Last month, the Consumer Financial Protection Bureau (CFPB) launched an investigation into how Sallie Mae processes borrowers’ student loan payments. This latest probe into possible violations of consumer protection laws indicates that Washington is taking a harder look at Sallie Mae, the nation’s largest student loan company and the top recipient of Department of Education contracts.
The Federal Deposit Insurance Corp. and the Department of Justice have already begun to scrutinize the company for alleged misdeeds that include payment-processing issues, “unfair or deceptive” practices, discriminatory lending, and violations of the Servicemembers Civil Relief Act. Sallie Mae, which expects to pay penalties to the government and affected customers, said in its quarterly filing that it is “cooperating fully” with the government probes.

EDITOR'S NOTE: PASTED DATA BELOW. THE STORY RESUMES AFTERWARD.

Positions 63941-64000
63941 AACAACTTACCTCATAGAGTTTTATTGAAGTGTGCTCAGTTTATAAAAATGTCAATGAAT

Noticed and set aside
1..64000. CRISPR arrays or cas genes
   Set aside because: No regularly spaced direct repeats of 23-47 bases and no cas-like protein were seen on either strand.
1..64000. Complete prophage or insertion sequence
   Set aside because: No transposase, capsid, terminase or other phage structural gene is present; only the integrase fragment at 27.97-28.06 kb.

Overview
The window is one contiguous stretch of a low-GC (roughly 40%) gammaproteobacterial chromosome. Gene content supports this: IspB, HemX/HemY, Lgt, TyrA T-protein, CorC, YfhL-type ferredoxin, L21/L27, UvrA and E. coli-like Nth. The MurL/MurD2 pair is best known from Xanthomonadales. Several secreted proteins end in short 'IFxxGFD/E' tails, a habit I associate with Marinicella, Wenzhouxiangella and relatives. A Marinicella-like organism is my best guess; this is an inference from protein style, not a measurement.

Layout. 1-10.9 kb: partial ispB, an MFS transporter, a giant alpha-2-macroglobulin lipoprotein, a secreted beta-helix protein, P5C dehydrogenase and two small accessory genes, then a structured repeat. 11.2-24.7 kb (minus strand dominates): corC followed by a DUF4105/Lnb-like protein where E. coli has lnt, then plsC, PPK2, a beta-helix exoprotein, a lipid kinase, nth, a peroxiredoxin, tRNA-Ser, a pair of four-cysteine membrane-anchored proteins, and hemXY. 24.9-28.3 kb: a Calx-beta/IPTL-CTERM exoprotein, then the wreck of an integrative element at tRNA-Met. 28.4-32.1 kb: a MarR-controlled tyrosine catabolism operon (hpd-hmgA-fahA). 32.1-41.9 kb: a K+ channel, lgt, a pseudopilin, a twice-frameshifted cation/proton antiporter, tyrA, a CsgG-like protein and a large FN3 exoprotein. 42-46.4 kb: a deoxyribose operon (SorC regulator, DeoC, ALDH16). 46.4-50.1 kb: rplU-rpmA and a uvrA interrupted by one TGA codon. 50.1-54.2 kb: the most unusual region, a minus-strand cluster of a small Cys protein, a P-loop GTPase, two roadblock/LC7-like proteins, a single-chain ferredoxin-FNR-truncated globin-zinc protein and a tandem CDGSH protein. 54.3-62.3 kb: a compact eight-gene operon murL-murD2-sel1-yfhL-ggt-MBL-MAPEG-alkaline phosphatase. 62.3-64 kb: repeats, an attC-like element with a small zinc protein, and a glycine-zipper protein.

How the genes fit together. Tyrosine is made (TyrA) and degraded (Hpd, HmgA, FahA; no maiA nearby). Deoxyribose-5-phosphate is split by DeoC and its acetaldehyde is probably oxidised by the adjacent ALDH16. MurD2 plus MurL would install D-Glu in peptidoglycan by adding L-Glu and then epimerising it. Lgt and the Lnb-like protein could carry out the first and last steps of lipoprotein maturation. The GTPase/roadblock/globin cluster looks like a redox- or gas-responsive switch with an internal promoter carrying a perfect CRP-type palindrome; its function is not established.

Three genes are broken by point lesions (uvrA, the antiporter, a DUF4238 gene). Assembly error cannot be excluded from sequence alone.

Rohit Chopra, the CFPB’s top student loan official, said earlier this month that the bureau found widespread problems in how student loan servicers process monthly payments from borrowers, such as misallocating payments and maximizing late fees and penalties. Chopra's report primarily focused on the $165 billion private student loan market but suggested that many of these problems may affect borrowers with $1 trillion in federal student loans. Earlier this year, Sen. Elizabeth Warren (D-Mass.) questioned the Education Department’s supervision of the companies it pays to collect payments on federal student loans, including Sallie Mae.